- Constrained Katie has a mighty
fine article discussing Forbes magazine's "dunce
of the week: the National Education Association. This honor
was bestowed on the NEA for its Wal-Mart
boycott; Katie also links to and excerpts this Boston Globe op-ed from Michael Reitz.
If the NEA's position on Wal-Mart were based solely on what is best for students, then surely the union would give some credit to a company whose low prices make school supplies, back-to-school clothing, and lunchbox snacks affordable for millions of families. Instead, … the NEA is concerned first and foremost with labor issues. By boycotting Wal-Mart, the NEA is expressing support for the unions trying (unsuccessfully, so far) to organize Wal-Mart workers; as the Boston Globe column argues, the boycott is a "union solidarity move". It is also trying to punish the Walton Family Foundation for supporting school choice efforts--efforts that challenge the teachers unions and all other members of the educational establishment.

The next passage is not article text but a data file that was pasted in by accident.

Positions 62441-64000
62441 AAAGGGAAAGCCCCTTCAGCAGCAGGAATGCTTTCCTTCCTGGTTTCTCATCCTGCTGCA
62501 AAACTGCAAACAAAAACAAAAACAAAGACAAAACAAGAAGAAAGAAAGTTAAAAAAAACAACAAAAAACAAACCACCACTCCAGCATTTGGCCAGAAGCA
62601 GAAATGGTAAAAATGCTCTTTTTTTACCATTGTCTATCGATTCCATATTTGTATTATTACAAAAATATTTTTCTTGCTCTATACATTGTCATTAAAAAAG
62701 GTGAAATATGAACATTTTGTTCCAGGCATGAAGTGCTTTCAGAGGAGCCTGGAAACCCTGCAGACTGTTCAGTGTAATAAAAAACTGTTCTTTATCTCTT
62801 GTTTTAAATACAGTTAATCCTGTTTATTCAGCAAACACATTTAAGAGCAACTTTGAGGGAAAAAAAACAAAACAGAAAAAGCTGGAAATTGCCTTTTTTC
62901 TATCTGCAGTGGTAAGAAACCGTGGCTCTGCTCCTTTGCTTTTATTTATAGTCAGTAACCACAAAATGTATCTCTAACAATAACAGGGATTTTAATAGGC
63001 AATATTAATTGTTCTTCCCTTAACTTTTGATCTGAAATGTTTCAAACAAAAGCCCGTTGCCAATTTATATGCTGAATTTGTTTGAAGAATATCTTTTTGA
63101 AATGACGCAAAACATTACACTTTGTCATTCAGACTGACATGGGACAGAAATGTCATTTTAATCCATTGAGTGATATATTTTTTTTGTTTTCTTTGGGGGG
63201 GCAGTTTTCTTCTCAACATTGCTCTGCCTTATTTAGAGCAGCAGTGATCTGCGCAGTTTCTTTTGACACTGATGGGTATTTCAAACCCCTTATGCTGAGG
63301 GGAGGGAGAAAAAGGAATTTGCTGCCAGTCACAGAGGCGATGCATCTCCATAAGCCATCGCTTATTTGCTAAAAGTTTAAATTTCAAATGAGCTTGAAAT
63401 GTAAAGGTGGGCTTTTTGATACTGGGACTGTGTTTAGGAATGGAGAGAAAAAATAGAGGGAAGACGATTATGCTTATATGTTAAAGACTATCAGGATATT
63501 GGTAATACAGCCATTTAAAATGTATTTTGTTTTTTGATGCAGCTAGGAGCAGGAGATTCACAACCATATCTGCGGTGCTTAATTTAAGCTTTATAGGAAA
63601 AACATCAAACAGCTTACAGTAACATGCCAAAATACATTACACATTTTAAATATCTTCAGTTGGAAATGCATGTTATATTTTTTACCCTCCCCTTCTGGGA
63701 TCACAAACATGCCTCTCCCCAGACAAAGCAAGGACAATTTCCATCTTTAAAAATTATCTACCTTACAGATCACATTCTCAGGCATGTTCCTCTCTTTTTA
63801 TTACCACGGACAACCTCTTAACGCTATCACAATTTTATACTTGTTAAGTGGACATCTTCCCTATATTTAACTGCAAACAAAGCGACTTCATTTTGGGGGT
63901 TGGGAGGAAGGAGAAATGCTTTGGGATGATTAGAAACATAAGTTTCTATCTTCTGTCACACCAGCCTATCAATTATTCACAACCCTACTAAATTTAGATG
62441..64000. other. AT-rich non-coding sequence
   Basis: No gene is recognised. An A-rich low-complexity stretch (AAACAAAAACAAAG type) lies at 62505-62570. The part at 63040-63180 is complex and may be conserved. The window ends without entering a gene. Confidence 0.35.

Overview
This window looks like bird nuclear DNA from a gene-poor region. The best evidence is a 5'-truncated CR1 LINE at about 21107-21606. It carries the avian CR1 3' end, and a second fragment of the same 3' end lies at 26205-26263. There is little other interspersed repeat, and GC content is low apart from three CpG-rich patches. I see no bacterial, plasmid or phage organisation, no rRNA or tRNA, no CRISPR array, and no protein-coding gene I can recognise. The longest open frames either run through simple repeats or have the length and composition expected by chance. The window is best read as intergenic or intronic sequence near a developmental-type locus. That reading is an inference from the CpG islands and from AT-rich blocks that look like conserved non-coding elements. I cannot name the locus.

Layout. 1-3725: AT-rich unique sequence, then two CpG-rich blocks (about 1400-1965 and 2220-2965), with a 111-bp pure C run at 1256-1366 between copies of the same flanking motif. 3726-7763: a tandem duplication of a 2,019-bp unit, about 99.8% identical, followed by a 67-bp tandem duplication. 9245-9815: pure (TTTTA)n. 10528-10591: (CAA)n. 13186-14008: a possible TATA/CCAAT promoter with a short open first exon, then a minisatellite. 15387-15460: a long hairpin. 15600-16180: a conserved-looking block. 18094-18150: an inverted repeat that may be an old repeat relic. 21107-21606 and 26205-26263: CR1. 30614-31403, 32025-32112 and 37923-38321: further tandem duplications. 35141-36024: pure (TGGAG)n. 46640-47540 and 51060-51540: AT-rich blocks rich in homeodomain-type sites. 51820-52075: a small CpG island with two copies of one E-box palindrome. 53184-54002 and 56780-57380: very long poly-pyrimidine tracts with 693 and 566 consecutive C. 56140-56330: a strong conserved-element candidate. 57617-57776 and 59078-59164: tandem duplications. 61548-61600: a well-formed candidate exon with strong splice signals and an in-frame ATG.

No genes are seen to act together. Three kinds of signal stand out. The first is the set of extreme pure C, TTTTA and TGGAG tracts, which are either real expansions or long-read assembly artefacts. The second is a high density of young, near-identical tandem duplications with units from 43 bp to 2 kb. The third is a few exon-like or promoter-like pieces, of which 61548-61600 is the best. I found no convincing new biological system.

Yup. The NEA is barely even trying to pretend they're interested in education any more.
- In my book, former Federal Election Commissioner Bradley Smith is a hero of liberty and free speech. Not surprisingly, he's widely despised by politicians of both parties. John Samples has a good article on Mr. Smith on the occasion of his return to professoring at Capital University in Columbus, Ohio.
- Via Bruce Schneier: In Britain, leaving your Bluetooth-enabled laptop in your car is kind of like putting a big "Steal Me" sign on it.
- Klingon Fairy Tales. Say no more, I'm there. (Via Geek Press.)